I’m paraphrasing here, but this is basically what I heard today. “Trump can’t catch a break. He tried to do the right thing, calling the families [of the four soldiers in the 3rd Special Forces Group who were killed in Niger]. He’s not good at it, but at least he tried. You have to give him credit for that.”
And you know what? I very nearly did.
Let me start by talking about something that happened to my family a million years ago. When I was 15 years old, I came home from school to find two Marines standing at the door to my house. My oldest brother was a Marine serving in a Recon unit in Vietnam at the time. I went numb when I saw those Marines. I was about half a block from home when I saw them; I don’t remember walking the rest of the way. One of Marines said something like, “Son, we need to talk to your mother, but she won’t come to the door.”
I could see her through the window, sitting at the kitchen table, refusing to even look at the door. I’ve no idea how long the Marines had been standing there, waiting. I opened the door and invited them in. They told us my brother had been shot in the leg and in the back, that he’d been evacuated to a hospital ship. My mother asked if he’d be okay. All they could say was that his prognosis was guarded. I assumed that meant he was probably going to die.
One of the Marines made coffee. They sat down at the kitchen table, walked us through the likely process of my brother’s med-evac, referring to him by name. “Roger would have been stabilized and treated for pain at the site, his condition monitored en route to the hospital ship,” and so on. They stayed with us until my father got home. Then they went through the whole process again.
My brother was lucky; he lived, (it turned out he hadn’t been shot in the back at all). Nine other Marines and a Navy corpsman were killed on that same day in Quang Nam province. I’ll never forget how gut-wrenching it was to see those two Marines at the door. I’ll never forget how patient they were, and how supportive, and how quiet and respectful and calm.
I don’t normally talk about this stuff, but this is the basis on which I very nearly gave Comrade Trump credit for trying. I know what it’s like to get bad news. Having been a medic in the military, I also know what it’s like to deliver that news. It’s not easy. So a part of me actually wanted to give Trump credit for making those calls.
Yes, after the four soldiers were killed in Niger, he failed to even try to contact the families for almost two weeks. In fact, he hadn’t said anything at all in public about the four deaths — and I suspect he wouldn’t have said anything about them if he hadn’t been asked about it in public by a reporter. And yes, when confronted with his failure, Trump tried to claim other presidents had done less than he’d done. Which was a lie. But he said he would call the families of the soldiers. And he did. There’s that.
Before he called them, Trump apparently consulted Gen. John Kelly, his Chief of Staff, to find out what he should say. According to Kelly, he told Trump those four soldiers knew what they’d signed up for — they knew there was a chance they’d get killed or wounded in the line of duty. To Kelly (and most folks with military experience) that knowledge magnifies the level of commitment and the weight of the sacrifice troops are prepared to make. They knew the risks, but were willing to undertake them in the service of their country. There’s a terrible beauty in that.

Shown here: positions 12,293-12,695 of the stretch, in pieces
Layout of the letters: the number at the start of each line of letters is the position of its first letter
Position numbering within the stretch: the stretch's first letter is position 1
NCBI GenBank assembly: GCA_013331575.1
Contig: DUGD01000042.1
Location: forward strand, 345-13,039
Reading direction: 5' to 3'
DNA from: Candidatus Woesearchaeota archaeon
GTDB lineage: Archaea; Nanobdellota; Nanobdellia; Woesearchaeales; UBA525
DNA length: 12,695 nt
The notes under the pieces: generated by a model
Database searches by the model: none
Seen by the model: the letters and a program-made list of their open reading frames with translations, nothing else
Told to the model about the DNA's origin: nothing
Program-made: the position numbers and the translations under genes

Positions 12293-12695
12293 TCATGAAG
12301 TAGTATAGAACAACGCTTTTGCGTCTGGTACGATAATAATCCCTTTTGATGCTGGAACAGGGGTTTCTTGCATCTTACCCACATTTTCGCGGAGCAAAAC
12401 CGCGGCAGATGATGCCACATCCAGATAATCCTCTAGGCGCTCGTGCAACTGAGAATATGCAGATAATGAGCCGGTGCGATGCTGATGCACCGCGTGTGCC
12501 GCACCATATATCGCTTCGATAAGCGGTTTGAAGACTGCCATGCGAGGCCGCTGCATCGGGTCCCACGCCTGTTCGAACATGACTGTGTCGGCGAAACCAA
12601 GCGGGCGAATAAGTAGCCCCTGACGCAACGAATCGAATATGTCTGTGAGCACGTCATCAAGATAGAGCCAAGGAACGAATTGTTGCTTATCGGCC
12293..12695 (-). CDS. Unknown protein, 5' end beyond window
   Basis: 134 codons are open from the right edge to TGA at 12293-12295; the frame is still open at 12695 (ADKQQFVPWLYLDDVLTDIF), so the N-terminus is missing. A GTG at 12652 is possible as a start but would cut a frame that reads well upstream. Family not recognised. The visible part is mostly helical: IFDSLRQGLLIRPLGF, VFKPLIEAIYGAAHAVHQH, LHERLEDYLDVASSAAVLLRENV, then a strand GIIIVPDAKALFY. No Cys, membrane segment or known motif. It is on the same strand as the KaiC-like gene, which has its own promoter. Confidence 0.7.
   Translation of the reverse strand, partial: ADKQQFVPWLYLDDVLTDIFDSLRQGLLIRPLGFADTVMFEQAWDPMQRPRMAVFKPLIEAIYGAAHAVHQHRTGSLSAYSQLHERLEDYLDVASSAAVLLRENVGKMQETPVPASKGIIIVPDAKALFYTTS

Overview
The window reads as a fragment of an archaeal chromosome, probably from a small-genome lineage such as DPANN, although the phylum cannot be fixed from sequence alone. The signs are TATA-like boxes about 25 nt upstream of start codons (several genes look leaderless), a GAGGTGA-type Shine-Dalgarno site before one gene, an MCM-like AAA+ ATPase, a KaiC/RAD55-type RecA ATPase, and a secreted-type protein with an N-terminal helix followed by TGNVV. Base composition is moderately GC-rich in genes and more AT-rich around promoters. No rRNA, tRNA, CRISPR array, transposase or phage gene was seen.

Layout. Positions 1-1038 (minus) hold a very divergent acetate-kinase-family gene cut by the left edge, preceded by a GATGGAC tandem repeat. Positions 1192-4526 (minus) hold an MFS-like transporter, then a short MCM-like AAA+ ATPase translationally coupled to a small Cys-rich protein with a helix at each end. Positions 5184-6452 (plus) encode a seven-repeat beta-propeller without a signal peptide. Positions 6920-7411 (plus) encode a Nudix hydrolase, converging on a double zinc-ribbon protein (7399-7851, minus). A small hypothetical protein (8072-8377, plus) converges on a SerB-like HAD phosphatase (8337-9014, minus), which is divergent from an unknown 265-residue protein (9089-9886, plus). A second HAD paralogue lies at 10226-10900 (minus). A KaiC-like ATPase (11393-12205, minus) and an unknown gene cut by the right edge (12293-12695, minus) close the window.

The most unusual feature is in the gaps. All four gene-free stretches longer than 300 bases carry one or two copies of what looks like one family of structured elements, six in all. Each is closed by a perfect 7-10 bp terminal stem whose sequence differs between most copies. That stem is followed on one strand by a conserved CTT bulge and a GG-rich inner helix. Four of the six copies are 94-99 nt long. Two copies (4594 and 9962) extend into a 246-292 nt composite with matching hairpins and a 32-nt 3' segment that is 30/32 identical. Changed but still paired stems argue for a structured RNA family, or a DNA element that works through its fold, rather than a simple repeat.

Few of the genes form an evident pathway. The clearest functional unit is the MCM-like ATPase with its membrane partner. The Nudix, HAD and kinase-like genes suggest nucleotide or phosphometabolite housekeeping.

From what we know of the conversation Trump had with the family of Sgt. La David Johnson, he apparently attempted to make that point, but did it in such a clumsy way as to offend the family. It’s been reported that he never referred to Sgt. Johnson by name, just calling him “your guy”. Trump is also alleged to have said, “He knew what he was signing up for, but I guess it hurts anyway.”
Even though he fucked it up, at that point I was still willing to reluctantly give Trump credit for trying. Then the family spoke out about the conversation, saying he’d been insensitive.
Here’s another thing that happened a moderately long time ago. President George W. Bush — the president I disliked the most until Comrade Trump slouched into office — had visited a military hospital to speak with troops wounded in the war he’d started. One of the families of the wounded was present, and they voiced their anger and resentment about the war and about Bush. Bush just stood there, facing the family, and took it. As the Commander-in-Chief, Bush understood his duty — to the family, to the soldier, to the America public — was to quietly accept the family’s anger, because he was ultimately responsible for that soldier’s wounds and that family’s distress. I passionately disliked Bush, but I respected him at that moment.
Had Trump done the same — had he followed Bush’s example, had he just quietly accepted the Johnson family’s response — I’d have given him credit for trying to do the right thing. Even though he’d been sort of forced into and even though he’d bungled it badly, I’d have given him credit for trying. If only he’d handled it like an adult.
But he didn’t. Instead, Trump lashed out. Which is what he does when he’s criticized. He lashed out and he lied about what took place– just as he’s done against other Gold Star families who’ve publicly criticized him.
So no, I don’t give Trump credit for trying. I might have given him credit; I very nearly did. But in the end Comrade Trump again confirmed to me that he’s a despicable poltroon, with no native sense of decency, and no regard for the truth, and no real respect for the military.
Those two Marines who came to deliver the awful news to my family, they didn’t know my brother. But they knew his name. They knew other Marines just like him. They knew other families like ours. They treated us with patience and courtesy and dignity and deep compassion.
Those qualities seem to be completely absent in the president.